After Slovenia became independent in 1991, most systems were reformed. However, the judiciary system has remained the same as it was in communist times. Because of this, there was no way the system could “prove” whether or not Janša accepted illegal funding. After the charges were dropped he made his way back into the world of politics.

Irena Horvat of SDS. Image by Olivia Watson. Slovenia, 2018.
Irena Horvat of SDS. Image by Olivia Watson. Slovenia, 2018.

Many who were alive during Janša’s first two terms would agree that he was a quite efficient leader—whether or not he was successful can be left for debate. He was president when Slovenia was joining the European Union and when Slovenia adopted the Euro. Those two processes were done quite efficiently.

SDS was attacked from the first day of campaigning up until the last possible minute before the election.  Consequently, the attacks on SDS contributed to their win because Slovenia tends to love victims. Janša was smart about taking the criticisms—he did not fight back and made the other parties look like bullies.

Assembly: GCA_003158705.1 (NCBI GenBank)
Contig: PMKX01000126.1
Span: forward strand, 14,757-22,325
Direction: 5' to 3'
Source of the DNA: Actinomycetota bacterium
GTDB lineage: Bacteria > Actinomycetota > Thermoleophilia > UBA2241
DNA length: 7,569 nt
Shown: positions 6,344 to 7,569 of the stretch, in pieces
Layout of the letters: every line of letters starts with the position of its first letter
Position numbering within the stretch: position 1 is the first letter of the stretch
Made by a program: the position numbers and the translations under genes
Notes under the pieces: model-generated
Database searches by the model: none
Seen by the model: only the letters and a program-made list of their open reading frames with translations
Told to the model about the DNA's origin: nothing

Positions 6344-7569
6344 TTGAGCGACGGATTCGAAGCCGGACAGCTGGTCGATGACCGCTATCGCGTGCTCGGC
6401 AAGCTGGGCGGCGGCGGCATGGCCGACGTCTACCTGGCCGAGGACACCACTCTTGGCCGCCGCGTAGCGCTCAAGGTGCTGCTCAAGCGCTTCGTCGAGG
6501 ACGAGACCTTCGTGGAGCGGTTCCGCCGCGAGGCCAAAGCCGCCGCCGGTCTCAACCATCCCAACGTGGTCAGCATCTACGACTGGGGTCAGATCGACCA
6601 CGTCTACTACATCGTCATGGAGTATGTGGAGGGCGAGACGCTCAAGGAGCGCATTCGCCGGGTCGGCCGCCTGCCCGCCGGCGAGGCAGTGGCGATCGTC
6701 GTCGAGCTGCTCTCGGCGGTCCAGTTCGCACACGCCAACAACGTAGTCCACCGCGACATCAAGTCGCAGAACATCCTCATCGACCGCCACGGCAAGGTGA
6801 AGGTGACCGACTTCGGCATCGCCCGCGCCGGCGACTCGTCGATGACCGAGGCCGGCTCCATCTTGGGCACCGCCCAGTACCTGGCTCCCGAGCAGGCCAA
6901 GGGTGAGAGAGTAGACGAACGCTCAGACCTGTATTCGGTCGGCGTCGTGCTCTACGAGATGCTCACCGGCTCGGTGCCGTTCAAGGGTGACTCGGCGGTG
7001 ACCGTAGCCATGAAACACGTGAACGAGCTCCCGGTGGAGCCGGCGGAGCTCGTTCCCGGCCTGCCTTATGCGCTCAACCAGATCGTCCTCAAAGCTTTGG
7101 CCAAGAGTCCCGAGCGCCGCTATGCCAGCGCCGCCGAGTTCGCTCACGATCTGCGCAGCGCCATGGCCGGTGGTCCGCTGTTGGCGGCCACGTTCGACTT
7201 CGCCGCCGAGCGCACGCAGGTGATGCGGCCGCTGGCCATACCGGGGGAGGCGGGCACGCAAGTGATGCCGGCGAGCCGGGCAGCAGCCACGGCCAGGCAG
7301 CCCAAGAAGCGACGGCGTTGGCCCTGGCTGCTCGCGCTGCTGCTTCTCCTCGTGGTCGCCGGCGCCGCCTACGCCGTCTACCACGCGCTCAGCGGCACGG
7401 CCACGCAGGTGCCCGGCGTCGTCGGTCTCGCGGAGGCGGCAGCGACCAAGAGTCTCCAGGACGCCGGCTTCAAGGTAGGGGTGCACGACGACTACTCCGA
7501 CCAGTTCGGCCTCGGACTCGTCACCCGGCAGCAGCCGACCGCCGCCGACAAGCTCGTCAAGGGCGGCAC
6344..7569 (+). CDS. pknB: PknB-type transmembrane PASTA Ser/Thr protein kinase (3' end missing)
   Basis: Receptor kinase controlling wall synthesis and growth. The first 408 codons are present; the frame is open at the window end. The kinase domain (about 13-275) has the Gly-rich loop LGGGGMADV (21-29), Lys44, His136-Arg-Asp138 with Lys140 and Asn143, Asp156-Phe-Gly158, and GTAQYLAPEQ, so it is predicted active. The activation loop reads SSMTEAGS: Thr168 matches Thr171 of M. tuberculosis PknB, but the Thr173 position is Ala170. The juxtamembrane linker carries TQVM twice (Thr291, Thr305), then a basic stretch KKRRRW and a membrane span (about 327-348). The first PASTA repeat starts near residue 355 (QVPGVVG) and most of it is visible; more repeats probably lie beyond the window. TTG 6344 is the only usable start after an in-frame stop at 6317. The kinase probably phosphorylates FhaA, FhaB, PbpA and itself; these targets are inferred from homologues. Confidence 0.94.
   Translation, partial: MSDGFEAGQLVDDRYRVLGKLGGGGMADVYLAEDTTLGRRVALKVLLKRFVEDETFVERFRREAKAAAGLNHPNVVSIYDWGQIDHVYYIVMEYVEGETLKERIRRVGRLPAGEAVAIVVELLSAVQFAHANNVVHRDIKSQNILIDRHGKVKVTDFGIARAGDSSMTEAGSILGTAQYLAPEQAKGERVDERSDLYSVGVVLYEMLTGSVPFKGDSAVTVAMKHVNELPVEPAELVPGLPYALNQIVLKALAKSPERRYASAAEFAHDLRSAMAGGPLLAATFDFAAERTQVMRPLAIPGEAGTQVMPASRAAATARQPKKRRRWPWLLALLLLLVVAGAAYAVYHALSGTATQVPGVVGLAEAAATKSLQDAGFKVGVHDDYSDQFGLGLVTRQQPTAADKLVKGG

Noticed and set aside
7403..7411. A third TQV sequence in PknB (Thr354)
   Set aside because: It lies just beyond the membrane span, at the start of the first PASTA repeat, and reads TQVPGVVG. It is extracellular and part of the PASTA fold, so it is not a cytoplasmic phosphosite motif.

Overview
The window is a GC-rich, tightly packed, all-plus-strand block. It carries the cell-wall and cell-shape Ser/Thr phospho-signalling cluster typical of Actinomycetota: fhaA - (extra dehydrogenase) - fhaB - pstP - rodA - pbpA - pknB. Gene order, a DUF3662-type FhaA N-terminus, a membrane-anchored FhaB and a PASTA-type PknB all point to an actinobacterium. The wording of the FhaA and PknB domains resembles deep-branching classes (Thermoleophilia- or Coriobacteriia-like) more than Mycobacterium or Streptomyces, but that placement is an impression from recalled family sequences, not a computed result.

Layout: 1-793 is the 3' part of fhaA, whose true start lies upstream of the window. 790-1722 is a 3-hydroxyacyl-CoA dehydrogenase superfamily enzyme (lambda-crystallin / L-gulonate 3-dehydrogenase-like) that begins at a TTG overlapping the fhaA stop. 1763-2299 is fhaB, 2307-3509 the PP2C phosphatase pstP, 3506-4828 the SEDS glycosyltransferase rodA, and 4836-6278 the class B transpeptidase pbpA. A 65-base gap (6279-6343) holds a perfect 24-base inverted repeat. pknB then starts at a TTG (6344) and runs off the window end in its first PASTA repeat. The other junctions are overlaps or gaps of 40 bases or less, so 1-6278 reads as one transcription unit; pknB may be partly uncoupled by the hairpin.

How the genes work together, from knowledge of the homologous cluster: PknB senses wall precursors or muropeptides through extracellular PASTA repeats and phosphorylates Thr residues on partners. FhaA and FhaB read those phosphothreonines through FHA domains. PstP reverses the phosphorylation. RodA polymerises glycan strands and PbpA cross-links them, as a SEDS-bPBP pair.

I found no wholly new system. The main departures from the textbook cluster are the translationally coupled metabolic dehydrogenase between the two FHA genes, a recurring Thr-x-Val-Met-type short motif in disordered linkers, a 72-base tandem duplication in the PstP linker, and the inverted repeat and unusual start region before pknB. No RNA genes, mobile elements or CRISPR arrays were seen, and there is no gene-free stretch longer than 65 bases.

Previously Janša’s agenda lined up with the left side, but this time around his party is radically right. SDS was vocal about its anti-immigration stance and ran with the slogan “Slovenia first,” similar to Donald Trump's “America first” slogan.  While many people within the major cities are more open to migration and accepting of refugees, those from the countryside do not appear ready for that.

“I heard they might be building a mosque in Ljubljana. I think it’s okay for people to believe what they want to believe, but I don’t see why we have to bring it here. This is Slovenia,” said a 34-year-old shop owner from Piran, Slovenia who voted for SDS. 

The radicalization of political parties on both ends of the spectrum in Slovenia has become a problem. Currently, the right wing parties with their anti-immigrant campaigns and the left wing parties with their socialist campaigns are getting stronger.  TThe parties in the middle are getting lost.

This used not to be the case. Slovenia was led by the Liberated Moderate Party between 1992-2004 then in 2008-2011, and this party was pragmatic, liberal and focused on civil rights. A moderate party that did not go toward either of the extremes, it was lost when Slovenia was hit by the economic crisis in 2011.

The capital city of Ljubljana is home to around 300,000 people, many of them university students who are ideologically and economically different from the rest of Slovenia. The left parties thrived in the capital city, where SDS won in most other parts of the country. Ljubljana, the wealthiest part of the country, has the highest educated people—they voted radically left. 

While SDS has won the election, their work is not yet done.  Currently, they are in the process of forming a coalition.  Many parties, such as Cerar’s SMC, said they will not be joining a government led by SDS, and so far they have stayed true to their pronouncement. It is unknown how long this process might take.